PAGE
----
Boost : 
Subject: Re: [boost] [units]  learning to use, continued :)
From: Janek Kozicki (janek_listy_at_[hidden])
Date: 20111129 16:19:04
Hi,
thanks for examples to make scaled units (nm, km, GJ, etc..).
I'll get to this soon.
BTW, sorry for sending previous email twice. I pressed "send"
keyboard shortcut too early.
Today I wanted to finish my quantum wavefunction harmonic oscillator.
I was working on it, while in parallel compiling & trying to install
boost 1.48, which currently was unsuccessful (debian squeeze).
BTW, if anybody has a hint about how to install boost 1.48 on debian
squeeze using preferably using the "legal"
`dpkgbuildpackage rfakeroot b` way, it would be great.
But still I am quite happy today, because I managed to get a
correctly working plots of this harmonic oscillator, but without
units, unfortunately. One small problem is that I couldn't get to
higher energies because double precision has limited factorials.
I would need a working factorial of 100! which currently seems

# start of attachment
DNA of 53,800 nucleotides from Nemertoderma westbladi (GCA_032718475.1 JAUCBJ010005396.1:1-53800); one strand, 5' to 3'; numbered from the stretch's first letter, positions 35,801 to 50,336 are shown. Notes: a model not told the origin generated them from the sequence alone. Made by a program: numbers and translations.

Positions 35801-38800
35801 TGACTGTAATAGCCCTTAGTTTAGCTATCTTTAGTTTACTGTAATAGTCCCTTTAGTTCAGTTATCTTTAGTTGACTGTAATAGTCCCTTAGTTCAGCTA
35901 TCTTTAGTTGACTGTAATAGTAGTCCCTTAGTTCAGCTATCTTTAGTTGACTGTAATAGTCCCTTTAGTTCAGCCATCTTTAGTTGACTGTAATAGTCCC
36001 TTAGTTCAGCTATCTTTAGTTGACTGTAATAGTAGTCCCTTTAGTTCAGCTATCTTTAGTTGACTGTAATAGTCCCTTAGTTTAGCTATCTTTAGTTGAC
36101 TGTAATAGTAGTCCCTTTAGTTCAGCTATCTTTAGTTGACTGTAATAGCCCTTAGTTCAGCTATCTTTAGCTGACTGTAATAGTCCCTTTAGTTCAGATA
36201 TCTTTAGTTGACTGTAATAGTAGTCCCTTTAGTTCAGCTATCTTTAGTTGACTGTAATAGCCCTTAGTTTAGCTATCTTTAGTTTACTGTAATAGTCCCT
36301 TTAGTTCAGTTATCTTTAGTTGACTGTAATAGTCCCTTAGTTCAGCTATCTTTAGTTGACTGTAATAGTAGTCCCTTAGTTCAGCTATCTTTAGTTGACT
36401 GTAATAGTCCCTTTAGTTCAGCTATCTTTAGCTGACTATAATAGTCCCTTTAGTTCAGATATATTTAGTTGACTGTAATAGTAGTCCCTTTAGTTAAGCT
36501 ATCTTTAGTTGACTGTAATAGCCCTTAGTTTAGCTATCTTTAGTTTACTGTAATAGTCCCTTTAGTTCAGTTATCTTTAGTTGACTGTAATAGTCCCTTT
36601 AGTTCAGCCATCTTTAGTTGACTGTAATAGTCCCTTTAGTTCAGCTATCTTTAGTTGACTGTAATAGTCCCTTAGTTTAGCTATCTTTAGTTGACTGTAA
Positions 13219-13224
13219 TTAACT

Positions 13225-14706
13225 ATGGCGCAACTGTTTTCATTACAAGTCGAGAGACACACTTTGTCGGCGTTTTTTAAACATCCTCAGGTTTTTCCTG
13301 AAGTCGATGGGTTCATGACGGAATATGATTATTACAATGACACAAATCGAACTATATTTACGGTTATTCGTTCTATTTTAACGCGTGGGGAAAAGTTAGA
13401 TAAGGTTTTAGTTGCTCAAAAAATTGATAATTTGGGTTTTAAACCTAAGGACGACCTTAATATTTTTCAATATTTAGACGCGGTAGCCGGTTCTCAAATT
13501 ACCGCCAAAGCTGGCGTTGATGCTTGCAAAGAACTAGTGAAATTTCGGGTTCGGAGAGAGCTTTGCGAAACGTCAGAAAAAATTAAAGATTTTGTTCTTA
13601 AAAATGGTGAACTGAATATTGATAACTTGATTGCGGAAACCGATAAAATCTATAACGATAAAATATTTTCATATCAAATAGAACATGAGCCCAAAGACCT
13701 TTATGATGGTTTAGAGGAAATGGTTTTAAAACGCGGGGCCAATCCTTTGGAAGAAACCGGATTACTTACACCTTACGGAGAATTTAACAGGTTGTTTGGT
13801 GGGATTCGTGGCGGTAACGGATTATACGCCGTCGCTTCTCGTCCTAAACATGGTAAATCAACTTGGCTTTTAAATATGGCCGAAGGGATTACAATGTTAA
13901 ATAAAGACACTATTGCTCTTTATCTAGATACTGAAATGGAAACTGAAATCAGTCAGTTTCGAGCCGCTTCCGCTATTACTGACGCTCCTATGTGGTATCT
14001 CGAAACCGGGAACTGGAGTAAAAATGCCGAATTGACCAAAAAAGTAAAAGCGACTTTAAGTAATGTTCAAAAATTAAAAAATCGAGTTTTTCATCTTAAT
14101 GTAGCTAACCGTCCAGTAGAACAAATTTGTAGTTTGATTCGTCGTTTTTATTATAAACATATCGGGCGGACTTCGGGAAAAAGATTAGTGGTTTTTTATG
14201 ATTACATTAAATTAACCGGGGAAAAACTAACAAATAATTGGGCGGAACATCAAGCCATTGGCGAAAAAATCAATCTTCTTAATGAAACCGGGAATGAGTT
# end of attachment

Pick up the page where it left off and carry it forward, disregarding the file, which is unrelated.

unlikely. And my currently maximum is only 25!
I didn't check yet, but maybe boost has some arbitrary precision
library, which would work with Boost.Units and
boost::math::factorial ?
So, for your pleasure I am presenting you with a harmonic oscillator code :)
Unfortunately without units :) But if you will try to convert this to
units, I might learn even more about using this library. Especially
because dimension of wavefunction in 1 dimensional space is
1/sqrt(meter), and I have no idea how to declare this
derived_dimension, this didn't work:
typedef derived_dimension<length_base_dimension,root<2> >::type quantum_wavefunction_1D;
In the attachment you will find a plot and code for frequency=1Hz,
hbar=1 J*s, mass=1kg (plotted against a classical harmonic
oscillator). Which you can compare with wikipedia and admire how
similar they are :) (note that I take Planck's constant to be 1, for
start).
So things to do:
 install boost 1.48 on my PC
 make promised scaled SI units
 convert this harmonic oscillator code to use Boost.Units
 find some arbitrary precision library, that will work with Units
and VERY big factorials, like 100! or even better 1000!
I hope you enjoy this code. I like it :)
best regards
 Janek Kozicki http://janek.kozicki.pl/ 
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